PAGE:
Good Day Atlanta Back to School Breakfast Episode
We’ve all heard the expression that breakfast is the most important meal of the day, right? This is especially true when it comes to your kids as they head back to school and require food to fuel their energy needs and learning abilities.
But for some working moms, creating a healthy breakfast in the morning can feel like additional stress to get ready, walk the dog, whip up many meals and get the crew out the door on time. With a pinch of planning, breakfast can jumpstart your kids day with nutritious whole grain fiber, fruit and dairy, maybe even some veggies for bonus points. Simple can be delicious and nutritious.
When I was growing up, my sweet as can be mother got up at the crack of dawn to make three kids a home-made breakfast of scrambled eggs, grits, buttermilk biscuits (yes, from scratch), bacon + ovaltine. Did I say everyday? Yeah I meant Every. Day. Best part, she would come into the bedroom singing (my sister and I shared a room). I can’t make this stuff up.
Problem for me personally is that from as far back as I can remember, I was not a breakfast person. I have zero appetite and hated a hot meal in the morning. Perhaps I used to take way too much time primping and didn’t prioritize sitting down so I’d have to wrap up my biscuit and eggs in a napkin and take it to the bus stop. My bestie was jealous until I started unloading it, still piping hot, on her. I’m pretty sure that’s how I won her over and when we compared notes she said, “well, Jennifer all I got was cold cereal and a vitamin!” Odd thing is, that sounded amazing to me.
The ultimate goal at this first meal of the day is to stabilize blood sugar and energy levels with a balanced breakfast. The key is to get a mixture of protein + complex carbohydrates. Typical breakfast proteins = eggs, Greek yogurt, sausage, turkey bacon, whey or plant-based protein powders for smoothies. Complex carbohydrates are carbs that have starch and/or fiber, while simple carbohydrates are sugars that are broken down quickly.
Great breakfast complex carbs = whole grains like old fashioned oats, whole grain bread, bagel, English muffin, waffle, pancake, muffin (not multi-grain, wheat, white-wheat, or honey-wheat but WHOLE grain). Fiber-rich fruit that is loaded with vitamins and minerals is a great breakfast complex carb too and something to aim for in the morning.
So essentially you want to pair a protein + complex carb. Think eggs + whole grain bagel or peanut butter on whole grain toast; old fashioned overnight oats in milk/yogurt + berries or other fruit (bonus points for brain-healthy omega-3 chia seeds or walnuts). Don’t buy into the belief that there is some perfect, unicorn-like healthy breakfast out there. You can create a good variety of options based on pairing proteins + complex carbs that your kids like to eat.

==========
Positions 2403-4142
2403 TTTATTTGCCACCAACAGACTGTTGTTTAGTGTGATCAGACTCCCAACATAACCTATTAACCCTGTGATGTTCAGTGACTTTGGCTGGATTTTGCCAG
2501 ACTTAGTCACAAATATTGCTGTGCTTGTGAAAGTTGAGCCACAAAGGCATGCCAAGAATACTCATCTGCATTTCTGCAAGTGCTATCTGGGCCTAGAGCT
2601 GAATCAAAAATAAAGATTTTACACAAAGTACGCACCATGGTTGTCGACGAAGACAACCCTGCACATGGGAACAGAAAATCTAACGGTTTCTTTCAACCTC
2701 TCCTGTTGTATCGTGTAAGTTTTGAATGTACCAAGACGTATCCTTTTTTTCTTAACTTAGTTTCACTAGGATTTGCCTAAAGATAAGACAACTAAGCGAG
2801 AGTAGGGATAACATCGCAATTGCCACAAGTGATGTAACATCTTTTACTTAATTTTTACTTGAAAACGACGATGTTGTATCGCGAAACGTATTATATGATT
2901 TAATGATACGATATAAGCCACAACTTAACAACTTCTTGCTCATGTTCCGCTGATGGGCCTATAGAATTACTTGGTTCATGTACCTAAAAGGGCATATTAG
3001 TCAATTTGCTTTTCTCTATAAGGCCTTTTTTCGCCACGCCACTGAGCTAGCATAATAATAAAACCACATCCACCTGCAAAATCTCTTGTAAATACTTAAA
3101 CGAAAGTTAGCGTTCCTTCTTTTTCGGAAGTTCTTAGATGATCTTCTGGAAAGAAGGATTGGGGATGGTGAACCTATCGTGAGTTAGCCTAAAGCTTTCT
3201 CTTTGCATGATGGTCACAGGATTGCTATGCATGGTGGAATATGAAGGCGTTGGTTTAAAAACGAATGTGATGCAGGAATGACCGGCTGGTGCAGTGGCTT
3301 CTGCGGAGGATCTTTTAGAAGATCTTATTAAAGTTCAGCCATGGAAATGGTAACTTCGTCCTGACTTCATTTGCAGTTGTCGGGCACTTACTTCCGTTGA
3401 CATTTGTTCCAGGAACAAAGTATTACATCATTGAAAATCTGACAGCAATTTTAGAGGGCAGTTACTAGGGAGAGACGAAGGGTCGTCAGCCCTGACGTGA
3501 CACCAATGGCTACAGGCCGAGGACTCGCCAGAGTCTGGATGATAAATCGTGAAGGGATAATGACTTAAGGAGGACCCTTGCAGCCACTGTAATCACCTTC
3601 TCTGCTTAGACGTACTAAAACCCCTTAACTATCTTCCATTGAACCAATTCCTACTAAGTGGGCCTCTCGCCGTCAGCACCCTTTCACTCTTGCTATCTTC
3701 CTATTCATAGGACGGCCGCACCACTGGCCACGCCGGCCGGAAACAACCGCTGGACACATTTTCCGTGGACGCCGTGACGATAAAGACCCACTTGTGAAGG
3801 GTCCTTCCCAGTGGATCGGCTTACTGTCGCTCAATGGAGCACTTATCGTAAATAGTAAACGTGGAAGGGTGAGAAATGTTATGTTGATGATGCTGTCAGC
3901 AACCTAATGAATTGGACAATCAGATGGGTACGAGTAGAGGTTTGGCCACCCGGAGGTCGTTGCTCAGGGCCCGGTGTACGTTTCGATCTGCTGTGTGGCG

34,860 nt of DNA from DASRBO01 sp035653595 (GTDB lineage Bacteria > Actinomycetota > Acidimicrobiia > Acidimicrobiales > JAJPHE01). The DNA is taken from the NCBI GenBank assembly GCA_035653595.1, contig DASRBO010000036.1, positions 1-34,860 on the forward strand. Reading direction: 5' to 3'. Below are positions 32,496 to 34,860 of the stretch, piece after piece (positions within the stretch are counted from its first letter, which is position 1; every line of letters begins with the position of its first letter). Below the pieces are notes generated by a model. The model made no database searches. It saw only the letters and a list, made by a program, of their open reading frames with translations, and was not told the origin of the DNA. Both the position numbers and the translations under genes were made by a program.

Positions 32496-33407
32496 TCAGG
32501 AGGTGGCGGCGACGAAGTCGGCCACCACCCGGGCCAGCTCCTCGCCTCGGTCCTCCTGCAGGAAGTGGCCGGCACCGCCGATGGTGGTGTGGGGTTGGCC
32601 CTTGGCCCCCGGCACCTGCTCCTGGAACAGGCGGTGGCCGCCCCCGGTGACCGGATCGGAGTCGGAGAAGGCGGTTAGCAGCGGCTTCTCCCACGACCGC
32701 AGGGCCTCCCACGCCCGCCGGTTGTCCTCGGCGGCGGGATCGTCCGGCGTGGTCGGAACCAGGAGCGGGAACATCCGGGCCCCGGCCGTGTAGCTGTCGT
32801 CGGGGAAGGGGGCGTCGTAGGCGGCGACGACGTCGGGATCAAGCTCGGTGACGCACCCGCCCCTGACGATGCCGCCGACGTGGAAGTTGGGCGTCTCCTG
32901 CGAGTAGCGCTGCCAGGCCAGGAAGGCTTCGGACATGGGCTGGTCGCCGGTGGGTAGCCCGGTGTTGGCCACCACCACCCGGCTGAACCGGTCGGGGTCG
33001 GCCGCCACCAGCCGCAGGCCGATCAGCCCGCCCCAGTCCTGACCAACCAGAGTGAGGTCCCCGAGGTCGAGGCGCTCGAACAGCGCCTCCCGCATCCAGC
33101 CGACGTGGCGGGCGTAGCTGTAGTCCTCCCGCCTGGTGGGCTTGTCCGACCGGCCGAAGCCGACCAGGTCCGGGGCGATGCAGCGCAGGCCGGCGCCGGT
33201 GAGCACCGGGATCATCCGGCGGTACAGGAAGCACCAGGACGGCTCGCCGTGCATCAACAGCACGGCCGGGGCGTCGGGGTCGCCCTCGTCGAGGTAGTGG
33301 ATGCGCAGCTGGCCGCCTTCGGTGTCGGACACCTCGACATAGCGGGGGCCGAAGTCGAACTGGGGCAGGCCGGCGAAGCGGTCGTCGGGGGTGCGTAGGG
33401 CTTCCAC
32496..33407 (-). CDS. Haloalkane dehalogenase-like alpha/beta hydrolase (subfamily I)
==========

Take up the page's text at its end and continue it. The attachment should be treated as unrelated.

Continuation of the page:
I had a fairly large amount of responses from mom’s on social media (thank you ladies for your valuable input) who weighed in on what their kids like to eat - the breakfast combination and variety of foods were across the board. The kiddo’s are eating balanced meals with protein from eggs or plain Greek yogurt as well as sausage (both from pork or turkey), whole grains from bread, oats, tortilla’s or flatbread and fruit which is a good source of fiber, vitamins/minerals + antioxidants. And berries are so popular because they positively impact the way the brain neurons fire, decreasing inflammation and increasing cognition.
It’s never a bad idea to involve your kids in the decision-making process as well as help you prepare food the night before. This will teach them valuable skills on how to nourish themselves later in life and get them into the habit of nutritional self-care.
So let’s talk about food strategies for back to school:
From a macronutrient perspective food is categorized into carbohydrates, protein and fat.
1. Old Fashioned Oats: perhaps the #1 default for a lot of mom’s due to their versatility with overnight oats still trending hard and for good reason. You can prepare them ahead of time for a quick grab/go the next day, creating an unlimited variety of flavor combinations. You can definitely build something nutritious and filling around oats (either overnight OR crockpot version) by adding fresh or frozen fruit, and plain Greek yogurt to the mix. Save money and the environment by purchasing a big 32 oz containers instead of individual servings. For some mom’s it might make more sense to purchase the single serving sizes, you’ll just pay for the convenience factor.
If you’re kids don’t like oatmeal, you can make hearty oat muffins made with oats, whole grain or GF flours and fresh or dried fruit + shredded veggies. A client turned me onto Shalene’s Super Hero muffin recipe in her “Run Fast. Eat Slow” cookbook and I revised the ingredients just a tad (see Super SHE-ro muffin recipe here). Great for active kids who need that nutrition boost from muffins made with shredded carrots, yellow squash and/or zucchini. PS: they are delicious! I make a double batch about every 6-8 weeks with a variety of ingredients but typically the ones mentioned but switch up the dried fruit, think golden raisins, cranberries, chopped apricots, figs, and chopped dates (my fave) + sometimes I’ll throw in chocolate chips cuz do you really need a reason? Thank you Enjoy Life for your dairy free mini-chips!